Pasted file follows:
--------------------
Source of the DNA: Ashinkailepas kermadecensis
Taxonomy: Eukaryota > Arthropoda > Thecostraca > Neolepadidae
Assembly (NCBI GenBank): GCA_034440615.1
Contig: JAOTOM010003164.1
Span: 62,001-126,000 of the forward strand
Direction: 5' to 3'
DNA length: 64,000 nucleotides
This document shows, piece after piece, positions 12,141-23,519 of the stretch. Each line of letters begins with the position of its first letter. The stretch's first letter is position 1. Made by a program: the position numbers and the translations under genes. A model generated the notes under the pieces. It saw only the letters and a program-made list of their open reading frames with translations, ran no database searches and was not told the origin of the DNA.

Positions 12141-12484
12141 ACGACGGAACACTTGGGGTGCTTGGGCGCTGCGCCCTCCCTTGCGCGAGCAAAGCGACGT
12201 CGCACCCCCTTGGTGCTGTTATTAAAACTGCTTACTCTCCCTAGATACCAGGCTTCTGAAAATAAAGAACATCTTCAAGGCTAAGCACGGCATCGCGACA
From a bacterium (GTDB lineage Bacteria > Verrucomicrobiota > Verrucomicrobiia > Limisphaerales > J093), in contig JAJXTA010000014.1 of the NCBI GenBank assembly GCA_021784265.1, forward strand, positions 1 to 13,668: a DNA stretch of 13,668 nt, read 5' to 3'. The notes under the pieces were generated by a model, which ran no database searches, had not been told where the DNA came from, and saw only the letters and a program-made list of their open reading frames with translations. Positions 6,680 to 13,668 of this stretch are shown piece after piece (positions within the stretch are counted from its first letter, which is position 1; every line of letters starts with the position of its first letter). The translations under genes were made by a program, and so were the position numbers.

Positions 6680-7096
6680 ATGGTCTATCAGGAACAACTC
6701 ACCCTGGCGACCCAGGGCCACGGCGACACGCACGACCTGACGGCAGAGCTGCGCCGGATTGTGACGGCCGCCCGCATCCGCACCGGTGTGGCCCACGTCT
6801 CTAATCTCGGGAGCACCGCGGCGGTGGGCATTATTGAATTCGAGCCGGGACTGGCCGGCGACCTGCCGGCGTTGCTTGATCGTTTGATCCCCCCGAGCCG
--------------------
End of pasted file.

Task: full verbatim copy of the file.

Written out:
Source of the DNA: Ashinkailepas kermadecensis
Taxonomy: Eukaryota > Arthropoda > Thecostraca > Neolepadidae
Assembly (NCBI GenBank): GCA_034440615.1
Contig: JAOTOM010003164.1
Span: 62,001-126,000 of the forward strand
Direction: 5' to 3'
DNA length: 64,000 nucleotides
This document shows, piece after piece, positions 12,141-23,519 of the stretch. Each line of letters begins with the position of its first letter. The stretch's first letter is position 1. Made by a program: the position numbers and the translations under genes. A model generated the notes under the pieces. It saw only the letters and a program-made list of their open reading frames with translations, ran no database searches and was not told the origin of the DNA.

Positions 12141-12484
12141 ACGACGGAACACTTGGGGTGCTTGGGCGCTGCGCCCTCCCTTGCGCGAGCAAAGCGACGT
12201 CGCACCCCCTTGGTGCTGTTATTAAAACTGCTTACTCTCCCTAGATACCAGGCTTCTGAAAATAAAGAACATCTTCAAGGCTAAGCACGGCATCGCGACA
From a bacterium (GTDB lineage Bacteria > Verrucomicrobiota > Verrucomicrobiia > Limisphaerales > J093), in contig JAJXTA010000014.1 of the NCBI GenBank assembly GCA_021784265.1, forward strand, positions 1 to 13,668: a DNA stretch of 13,668 nt, read 5' to 3'. The notes under the pieces were generated by a model, which ran no database searches, had not been told where the DNA came from, and saw only the letters and a program-made list of their open reading frames with translations. Positions 6,680 to 13,668 of this stretch are shown piece after piece (positions within the stretch are counted from its first letter, which is position 1; every line of letters starts with the position of its first letter). The translations under genes were made by a program, and so were the position numbers.

Positions 6680-7096
6680 ATGGTCTATCAGGAACAACTC
6701 ACCCTGGCGACCCAGGGCCACGGCGACACGCACGACCTGACGGCAGAGCTGCGCCGGATTGTGACGGCCGCCCGCATCCGCACCGGTGTGGCCCACGTCT
6801 CTAATCTCGGGAGCACCGCGGCGGTGGGCATTATTGAATTCGAGCCGGGACTGGCCGGCGACCTGCCGGCGTTGCTTGATCGTTTGATCCCCCCGAGCCG